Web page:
Original SWAT Kats Story


By Skybright Daye

  • 2 Chapters
  • 16,522 Words

(Unfinished) Jake and Chance need help at the garage, or the SWAT Kats will be grounded for quite some time. Meanwhile, an ex-Enforcer with a tragic past looks for a new job. Is this the answer to the guys’ problem?

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Author's Notes:

Title: Hurricane, Part Two

Author: Skybright Daye (skybright_daye@hotmail.com)

Rating: PG

Summary: Life at the scrapyard is good . . . but how will Maggie cope with Jake and Chance’s “other job”? Meanwhile, a strange new threat appears in the desert — and some familiar enemies are behind it . . .

Disclaimer and Author’s Note: Maggie Blackclaw, Matthew Blackclaw, and all other assorted original characters are mine. The SWAT Kats, MegaKat City, and all other assorted characters that aren’t original belong to Hanna-Barbera. They’re making money off their characters; I’m not making money off mine. Any questions?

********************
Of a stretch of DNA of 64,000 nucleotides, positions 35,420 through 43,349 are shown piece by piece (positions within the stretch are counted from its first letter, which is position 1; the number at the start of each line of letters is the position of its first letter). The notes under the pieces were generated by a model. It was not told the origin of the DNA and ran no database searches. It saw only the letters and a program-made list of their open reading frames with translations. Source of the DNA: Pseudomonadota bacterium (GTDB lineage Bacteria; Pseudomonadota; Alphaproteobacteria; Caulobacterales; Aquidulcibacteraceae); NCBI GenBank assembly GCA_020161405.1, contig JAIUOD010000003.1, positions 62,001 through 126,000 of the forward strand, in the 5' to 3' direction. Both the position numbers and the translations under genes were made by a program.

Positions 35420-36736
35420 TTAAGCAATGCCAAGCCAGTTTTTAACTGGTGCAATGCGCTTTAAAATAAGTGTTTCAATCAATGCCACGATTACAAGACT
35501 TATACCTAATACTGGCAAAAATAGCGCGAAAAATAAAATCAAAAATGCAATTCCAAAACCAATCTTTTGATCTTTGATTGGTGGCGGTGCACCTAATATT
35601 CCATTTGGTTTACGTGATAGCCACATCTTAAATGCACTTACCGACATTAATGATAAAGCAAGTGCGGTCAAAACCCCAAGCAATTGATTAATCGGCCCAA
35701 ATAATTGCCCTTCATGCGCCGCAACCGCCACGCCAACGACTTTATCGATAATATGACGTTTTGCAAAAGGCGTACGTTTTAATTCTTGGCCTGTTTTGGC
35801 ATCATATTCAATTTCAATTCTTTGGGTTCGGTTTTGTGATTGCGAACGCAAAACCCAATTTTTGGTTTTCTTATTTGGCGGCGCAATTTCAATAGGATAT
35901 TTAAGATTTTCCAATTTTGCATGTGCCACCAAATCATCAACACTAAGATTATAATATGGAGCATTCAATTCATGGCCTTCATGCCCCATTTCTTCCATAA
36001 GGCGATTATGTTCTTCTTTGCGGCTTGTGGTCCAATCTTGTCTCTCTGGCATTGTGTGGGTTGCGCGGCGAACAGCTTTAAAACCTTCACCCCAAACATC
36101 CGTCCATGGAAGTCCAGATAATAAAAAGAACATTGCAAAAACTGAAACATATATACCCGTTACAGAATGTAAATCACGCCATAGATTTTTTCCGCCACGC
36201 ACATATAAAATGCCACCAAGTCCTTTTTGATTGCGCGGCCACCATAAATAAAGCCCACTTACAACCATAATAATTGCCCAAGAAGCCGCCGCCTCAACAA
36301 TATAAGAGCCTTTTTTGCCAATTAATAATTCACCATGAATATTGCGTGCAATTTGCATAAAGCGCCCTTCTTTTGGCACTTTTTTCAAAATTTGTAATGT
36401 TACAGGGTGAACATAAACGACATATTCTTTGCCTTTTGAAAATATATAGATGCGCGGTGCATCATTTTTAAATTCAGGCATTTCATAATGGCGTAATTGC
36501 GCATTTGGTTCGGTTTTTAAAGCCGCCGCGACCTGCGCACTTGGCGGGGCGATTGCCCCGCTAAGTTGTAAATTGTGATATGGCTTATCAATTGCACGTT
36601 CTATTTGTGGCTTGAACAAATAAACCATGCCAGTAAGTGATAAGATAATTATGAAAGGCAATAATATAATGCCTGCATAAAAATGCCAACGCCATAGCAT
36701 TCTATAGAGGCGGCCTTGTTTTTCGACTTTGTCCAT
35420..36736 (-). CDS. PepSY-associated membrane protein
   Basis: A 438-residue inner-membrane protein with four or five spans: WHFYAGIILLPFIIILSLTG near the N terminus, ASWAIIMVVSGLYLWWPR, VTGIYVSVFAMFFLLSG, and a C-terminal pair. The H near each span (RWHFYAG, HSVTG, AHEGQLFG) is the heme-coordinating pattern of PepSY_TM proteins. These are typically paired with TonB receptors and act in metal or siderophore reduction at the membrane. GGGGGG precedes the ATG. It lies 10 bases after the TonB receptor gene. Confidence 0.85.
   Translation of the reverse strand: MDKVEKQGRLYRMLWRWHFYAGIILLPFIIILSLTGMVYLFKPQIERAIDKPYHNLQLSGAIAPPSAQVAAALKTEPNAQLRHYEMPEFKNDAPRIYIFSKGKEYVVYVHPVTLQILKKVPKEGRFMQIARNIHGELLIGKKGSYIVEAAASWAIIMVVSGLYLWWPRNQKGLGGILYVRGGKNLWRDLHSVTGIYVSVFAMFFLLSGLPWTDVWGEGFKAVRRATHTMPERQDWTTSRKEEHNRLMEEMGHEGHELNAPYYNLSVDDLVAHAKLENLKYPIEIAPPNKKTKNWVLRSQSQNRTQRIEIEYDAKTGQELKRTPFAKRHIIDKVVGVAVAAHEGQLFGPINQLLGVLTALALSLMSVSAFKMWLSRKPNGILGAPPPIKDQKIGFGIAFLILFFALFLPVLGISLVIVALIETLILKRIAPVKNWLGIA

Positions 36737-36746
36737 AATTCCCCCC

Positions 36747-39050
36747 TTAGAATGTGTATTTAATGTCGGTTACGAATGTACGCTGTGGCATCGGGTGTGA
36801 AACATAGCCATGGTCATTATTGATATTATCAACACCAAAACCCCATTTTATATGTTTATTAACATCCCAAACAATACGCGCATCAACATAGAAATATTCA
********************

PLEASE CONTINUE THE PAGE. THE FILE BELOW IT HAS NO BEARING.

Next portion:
Special Thankyou goes out to Mandy! Without your e-mail there’s no telling *when* this would’ve gotten posted — so, thank you!!

Read and review or you shall be set upon by Spot, the ruthless attack pool ball!! You have been warned!!

Chapter 2

****************************************************************** CHAPTER FOUR ******************************************************************

“I am I, Don Quixote, the looord of LaManxa . . . .” Jake’s voice echoed from the kitchen downstairs. “My des-ti-ny calls and I gooo . . .”